The Third Step Of Effective Outreach

We are looking at the word “faith” and examining the five basic steps to effective outreach so we can better tell others about Jesus and His offer of salvation and new life. We have looked at the first two letters:
“F” stands for Find someone to talk to – watch for opportunities the Lord is giving to you
“A” stands for Assume they like you – we are called to love our neighbours as we love ourselves

Today – Let’s look at the “I” in the word ‘faith.’ The “I” stands for Initiate conversations freely, frequently and naturally.

People today are good at sniffing out times when they are being played or manipulated. They want things to be natural and authentic – including relationships and conversations. Authenticity in our outreach conversations is perceived by others through our genuine compassion drawn from the example of Jesus.

So, to engage someone in a conversation about Jesus we need to really care about the person and not just see them as a target for your gospel presentation. You need to genuinely care for them because God does. Once people know you care, the best tool I know for initiating conversations is asking powerful and sincere questions. A few weeks back I was out with a small group of young high school teens and I asked one of them what he thought happened after death – and what would happen to him after he died. I sincerely wanted to know. And, he openly shared his thoughts and beliefs even though it was the first conversation we had ever had.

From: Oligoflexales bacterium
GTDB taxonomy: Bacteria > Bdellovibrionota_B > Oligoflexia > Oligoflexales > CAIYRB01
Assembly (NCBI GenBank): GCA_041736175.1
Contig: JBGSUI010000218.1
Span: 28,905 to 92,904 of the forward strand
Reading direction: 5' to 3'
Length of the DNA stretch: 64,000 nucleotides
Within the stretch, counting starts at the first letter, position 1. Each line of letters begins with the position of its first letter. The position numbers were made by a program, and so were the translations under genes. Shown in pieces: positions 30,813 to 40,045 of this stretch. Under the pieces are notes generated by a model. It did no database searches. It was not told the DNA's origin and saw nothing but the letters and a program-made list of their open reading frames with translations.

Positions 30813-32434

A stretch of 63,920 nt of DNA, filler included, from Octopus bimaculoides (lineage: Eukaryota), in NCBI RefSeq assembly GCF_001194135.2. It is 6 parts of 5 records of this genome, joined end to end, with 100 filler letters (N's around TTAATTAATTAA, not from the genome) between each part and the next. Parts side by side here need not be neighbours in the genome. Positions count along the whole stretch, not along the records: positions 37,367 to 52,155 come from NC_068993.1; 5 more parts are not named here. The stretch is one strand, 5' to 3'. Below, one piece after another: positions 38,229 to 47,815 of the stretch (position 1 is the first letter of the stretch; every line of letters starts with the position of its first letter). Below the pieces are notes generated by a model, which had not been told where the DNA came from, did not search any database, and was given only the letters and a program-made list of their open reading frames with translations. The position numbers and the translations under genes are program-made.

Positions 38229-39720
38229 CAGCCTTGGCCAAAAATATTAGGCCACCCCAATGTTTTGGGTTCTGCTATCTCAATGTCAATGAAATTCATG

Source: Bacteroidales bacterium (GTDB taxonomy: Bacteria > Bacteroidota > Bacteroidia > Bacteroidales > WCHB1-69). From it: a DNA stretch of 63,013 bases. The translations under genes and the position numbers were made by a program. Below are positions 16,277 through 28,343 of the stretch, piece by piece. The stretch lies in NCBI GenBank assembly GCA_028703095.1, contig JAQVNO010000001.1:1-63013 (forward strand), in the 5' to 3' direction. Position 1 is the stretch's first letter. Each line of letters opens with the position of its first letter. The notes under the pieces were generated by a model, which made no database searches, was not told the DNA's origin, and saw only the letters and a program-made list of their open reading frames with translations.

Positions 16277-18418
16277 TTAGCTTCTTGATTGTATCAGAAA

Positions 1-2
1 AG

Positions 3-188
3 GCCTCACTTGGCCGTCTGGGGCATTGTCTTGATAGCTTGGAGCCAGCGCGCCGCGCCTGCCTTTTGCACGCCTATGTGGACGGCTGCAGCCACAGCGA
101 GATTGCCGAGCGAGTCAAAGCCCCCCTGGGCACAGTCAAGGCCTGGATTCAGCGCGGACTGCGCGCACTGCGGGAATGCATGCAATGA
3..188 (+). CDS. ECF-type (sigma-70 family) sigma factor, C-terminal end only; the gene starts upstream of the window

Jesus used questions all the time – no less than 12 times in the Sermon on the Mount alone. The questions we use with others communicate the level of interest we have in them. And one of the things many people find quite irresistible is genuine interest. Dale Carnegie once said, “You’ll gain more friends in three minutes by getting interested in others than you will in three years of trying to get them interested in you. In order to be interesting, you must be interested.” The apostle Paul said something similar when he told the Philippian Christians to “put the interest of others before your own interests.” (Philippians 2:4).

The truth is that while a good question can open a conversation, a great question can open a soul. Effective outreach flows best from the lives and voices of those who are genuinely interested in others, from those who care the most.

So, be sincerely interested in others and initiate conversations freely, frequently and naturally.

The Second Step Of Effective Outreach

We looked at the “F” in the word “faith” as we began our journey into becoming effective as living witnesses for Jesus. Witnessing is more than living a life that Jesus would be proud of. It always involves more than lifestyle – it must involve vocalizing the Gospel so that people hear the Gospel of the Kingdom.

We saw that the “F” stands for ‘find someone’ and we do this on a daily basis and intentionally. I missed an opportunity early yesterday morning when taking my car in for servicing. I needed a ride back to my office and so asked for one. The man behind the counter asked, “Where are you going?” and I told him where my office was. Instead, I should have said, “I’m heading for Heaven in the long term, but today I need to get to my office….” Never mind, tomorrow is another day.